July 28, 2005
by Chris Feeney
I love to fish. Trust me, if I had to stand next to a rain puddle to get my casts in, Iíd do it. Fortunately, I donít have to do that, as my in-laws have blessed me with what often seems like boundless fishing opportunities at their farm. I am so fortunate to have some of the best fishing around, right at my fingertips.
Of course the old saying goes, the grass is always greener on the other side of the fence. That definitely can be said about angling. While I know that I have access to more than a dozen of the top bass fisheries in the state, that doesnít stop me from casting a wishful eye at those picturesque ponds that dot our locality.
I never want to take for granted what I have, but I just canít help that desire to try out new fishing spots. Like I said, I know the fishing surely canít be any better, and I already have a 9+ pound bass mounted on my living room wall. I chalk it up to just wanting to see new scenery. That and the adventurous side of the unknown are likely what has me drooling as I pass those cattail lined banks or the island retreats.
I need to thank one of my neighbors for a recent fix in my new-spot habit. He and his daughter allowed my wife and I to tag along to an excellent ďpondĒ out east of town. We were a little navigationally challenged finding the location, but once we arrived it was smooth sailing for our two ships.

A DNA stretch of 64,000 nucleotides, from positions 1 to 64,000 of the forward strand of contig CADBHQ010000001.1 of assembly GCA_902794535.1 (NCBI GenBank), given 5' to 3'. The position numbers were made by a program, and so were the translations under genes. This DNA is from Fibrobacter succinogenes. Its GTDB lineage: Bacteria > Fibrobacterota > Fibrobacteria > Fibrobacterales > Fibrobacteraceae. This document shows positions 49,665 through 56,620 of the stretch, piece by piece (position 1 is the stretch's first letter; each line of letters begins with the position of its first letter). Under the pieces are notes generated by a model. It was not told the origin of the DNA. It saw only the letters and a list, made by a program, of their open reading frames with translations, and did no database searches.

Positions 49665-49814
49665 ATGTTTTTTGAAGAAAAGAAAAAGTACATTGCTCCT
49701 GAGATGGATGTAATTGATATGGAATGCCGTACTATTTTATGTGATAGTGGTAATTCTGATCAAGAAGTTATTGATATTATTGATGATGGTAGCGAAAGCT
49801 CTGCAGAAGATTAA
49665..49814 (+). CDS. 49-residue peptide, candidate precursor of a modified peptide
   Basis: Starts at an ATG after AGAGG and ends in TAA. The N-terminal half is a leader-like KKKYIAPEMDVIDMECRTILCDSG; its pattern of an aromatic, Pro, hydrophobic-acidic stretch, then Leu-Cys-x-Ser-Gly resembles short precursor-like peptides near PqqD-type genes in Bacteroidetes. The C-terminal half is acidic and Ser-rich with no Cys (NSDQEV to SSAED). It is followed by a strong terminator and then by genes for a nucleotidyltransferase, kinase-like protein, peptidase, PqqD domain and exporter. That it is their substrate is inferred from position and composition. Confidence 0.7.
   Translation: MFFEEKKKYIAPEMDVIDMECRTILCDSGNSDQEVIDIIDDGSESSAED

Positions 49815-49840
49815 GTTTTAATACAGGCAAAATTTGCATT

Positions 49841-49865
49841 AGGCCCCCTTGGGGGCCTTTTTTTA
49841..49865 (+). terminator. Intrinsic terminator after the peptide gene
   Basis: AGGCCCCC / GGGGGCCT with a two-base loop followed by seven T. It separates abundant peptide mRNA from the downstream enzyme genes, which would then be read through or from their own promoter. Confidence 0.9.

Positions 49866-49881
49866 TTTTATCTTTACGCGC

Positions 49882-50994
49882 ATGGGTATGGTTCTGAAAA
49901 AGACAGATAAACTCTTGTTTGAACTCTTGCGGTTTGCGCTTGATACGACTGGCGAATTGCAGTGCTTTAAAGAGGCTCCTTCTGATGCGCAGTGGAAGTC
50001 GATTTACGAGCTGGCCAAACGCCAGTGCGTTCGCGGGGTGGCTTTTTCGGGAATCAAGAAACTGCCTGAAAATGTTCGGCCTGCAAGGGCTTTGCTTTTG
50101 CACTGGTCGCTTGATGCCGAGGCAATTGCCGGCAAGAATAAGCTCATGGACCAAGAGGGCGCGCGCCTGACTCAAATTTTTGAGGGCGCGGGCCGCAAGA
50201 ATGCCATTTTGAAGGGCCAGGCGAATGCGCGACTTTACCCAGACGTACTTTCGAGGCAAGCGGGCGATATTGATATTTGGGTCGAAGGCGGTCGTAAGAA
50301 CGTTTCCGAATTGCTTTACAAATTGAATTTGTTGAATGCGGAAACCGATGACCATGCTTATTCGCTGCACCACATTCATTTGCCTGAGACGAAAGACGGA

It marked the first time I had my little boat in the water, but it was sure worth the wait. I suspect we landed 20 to 30 bass, all healthy and fun fighters. It could have been a total disaster however if I hadnít noticed that the boat plug had broken. The weld on the little arm one turns to lock the plug into place, had broken and caused the arm to fall off. With a little imperfect engineering, the plug was repaired as good as new and we were in the water.
The pond was rather shallow and had lots of moss and several sunken trees to add to the cover. It definitely was a different environment. That made it a challenge, as I was unable to fish my normal holdover lures, such as my favorite, the Mannís Baby -1 shallow diving crankbait.
I switched to a weedless plastic work rig and it paid immediate dividends.
My wife was having even more success with a top-water bait. I call it a scum-frog but they have lots of different names for the plastic lure that floats on top of surface moss. The fish must have loved it, as my partner was catching fish left and right.
The one bad thing about it was we never moved the boat once we dropped anchor that first time. Here we were in this great new lake and we fished one little spot for two hours. I take it back, the other negative was, the fishing was so good that we stayed well past dark so I got to bed awfully late. Okay, I have one more complaint Ė my thumb still hurts, as I rubbed off nearly every speck of skin thanks to all those fish I had to lip and de-hook. I better quit whining or I may talk myself out of going the next time.
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